Officials Promise Imminent Re-Opening of N Korean Restaurant

Nearly five months after North Korea’s state-owned Pyongyang restaurant abruptly closed its doors to the public, loyal fans of the establishment could well be feasting upon its Korean cuisine before the end of the year, an official at the North Korean Em­bassy in Phnom Penh said Monday.

Ever since its closure in Feb­ruary, embassy officials and close acquaintances to Pyong­yang’s manager, Ho Dae-sik, have shed little light on the reasons behind its sudden closure, inciting speculation that North Korea’s leader Kim Jong II had ordered the chain’s complete suspension—in Bang­kok, Pattaya and Siem Reap—at the end of February for reasons that have thus far been cloaked in mystery.

“The restaurant will open as soon as possible,” said Lee Sung-juk, an adviser at the North Kor­ean Embassy in Phnom Penh. “All I know is that it will open later this year.”

But when asked why the restaurant had shut down, Mr Lee simply put the blame on a fall-off in both Korean and Chinese visitors to the region.

“The restaurant shut due to practical reasons,” he said, ad­ding that the worldwide economic crisis had had an effect on the restaurant’s finances.

It seems that members of Phnom Penh’s North Korean population are very keen to iron out any speculation that something more sinister occurred causing the popular restaurant to shutter.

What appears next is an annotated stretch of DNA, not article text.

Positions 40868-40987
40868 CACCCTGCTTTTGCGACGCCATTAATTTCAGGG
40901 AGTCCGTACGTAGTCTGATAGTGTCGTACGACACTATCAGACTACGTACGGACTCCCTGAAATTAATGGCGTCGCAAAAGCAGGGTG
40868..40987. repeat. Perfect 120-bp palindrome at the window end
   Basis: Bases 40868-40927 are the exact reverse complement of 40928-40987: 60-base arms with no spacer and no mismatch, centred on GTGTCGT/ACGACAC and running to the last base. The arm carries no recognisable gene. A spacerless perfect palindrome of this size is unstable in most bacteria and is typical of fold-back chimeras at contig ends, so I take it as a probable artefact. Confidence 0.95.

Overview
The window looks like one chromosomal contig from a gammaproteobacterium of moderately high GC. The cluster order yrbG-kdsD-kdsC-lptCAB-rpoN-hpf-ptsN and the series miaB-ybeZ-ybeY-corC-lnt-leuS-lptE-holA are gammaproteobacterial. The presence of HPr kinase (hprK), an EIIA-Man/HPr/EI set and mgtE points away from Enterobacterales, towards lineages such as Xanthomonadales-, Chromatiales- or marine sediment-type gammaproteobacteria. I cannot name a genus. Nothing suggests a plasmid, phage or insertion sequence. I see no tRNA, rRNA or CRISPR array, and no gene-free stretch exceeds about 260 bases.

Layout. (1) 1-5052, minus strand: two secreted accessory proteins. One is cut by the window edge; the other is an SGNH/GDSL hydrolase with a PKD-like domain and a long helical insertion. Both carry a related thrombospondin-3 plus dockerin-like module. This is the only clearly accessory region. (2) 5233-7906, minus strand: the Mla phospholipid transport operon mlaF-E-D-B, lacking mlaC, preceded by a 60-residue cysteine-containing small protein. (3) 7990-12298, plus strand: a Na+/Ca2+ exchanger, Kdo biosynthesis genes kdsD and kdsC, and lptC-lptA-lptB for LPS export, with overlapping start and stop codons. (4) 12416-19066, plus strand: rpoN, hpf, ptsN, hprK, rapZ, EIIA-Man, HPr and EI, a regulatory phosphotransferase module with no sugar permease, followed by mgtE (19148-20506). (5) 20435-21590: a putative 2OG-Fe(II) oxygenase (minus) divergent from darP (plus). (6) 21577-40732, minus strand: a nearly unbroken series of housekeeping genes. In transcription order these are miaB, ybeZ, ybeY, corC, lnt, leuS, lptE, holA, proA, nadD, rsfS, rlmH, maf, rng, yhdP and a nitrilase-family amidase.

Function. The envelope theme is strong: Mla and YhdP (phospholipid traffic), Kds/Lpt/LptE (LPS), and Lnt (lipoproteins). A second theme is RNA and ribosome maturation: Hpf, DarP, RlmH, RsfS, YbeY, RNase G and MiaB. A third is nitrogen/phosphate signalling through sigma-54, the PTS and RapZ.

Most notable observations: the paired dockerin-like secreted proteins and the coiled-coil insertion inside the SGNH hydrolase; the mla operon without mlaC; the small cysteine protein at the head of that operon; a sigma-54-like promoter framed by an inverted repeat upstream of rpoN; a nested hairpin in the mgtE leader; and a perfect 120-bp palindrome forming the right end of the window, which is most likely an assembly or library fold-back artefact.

According to a manager at the Daedongang Restaurant on Mon­ivong Boulevard, which is Phnom Penh’s only other North Korean-owned restaurant, the speculation surrounding Pyong­yang’s closure is nothing short of misplaced.

“Normally when several restaurants shut down all at once nothing is noticed,” he said, commenting on the attention the closure of one North Korean restaurant had received.

“I heard from the owners that the economic situation had forc­ed them to close,” he added.

Bertil Lintner, a Swedish journalist based in Thailand wrote this week in the Korea Times, that the restaurant’s closure could mean “that Bureau 39, the international money-making arm of the ruling North Korean Work­ers’ Party which runs the restaurants and a host of other, more clandestine front companies in the region is acutely short of funds.”

“This could mean, even if those enterprises were set up to launder money, operational costs and a healthy cash-flow are still vital for their survival,” he added.

Adding to the intrigue around the Pyongyang restaurant, a South Korean woman who claimed to be a political analyst and well known to the Korean community in Cambo­dia, e-mail­ed a reporter to give her take on the closure.

The restaurant, the woman wrote in a series of e-mail messages, closed in the wake of Jap­anese media reports about al­leged goings-on at the restaurant involving some of the pretty North Ko­rean waitresses, who also put on nightly entertainment shows involving singing and choreographed dance routines, not unlike those seen at mass sporting events in North Korea.

“Upon reading the newspaper, [the] No 1 of North Korea got an­

gry and ordered withdrawal,” wrote the woman who requested anonymity.

“It is true Pyongyang want[s] dollars, but doesn’t want money risking its reputation. As far as I know, they will reopen soon,” she added.

 

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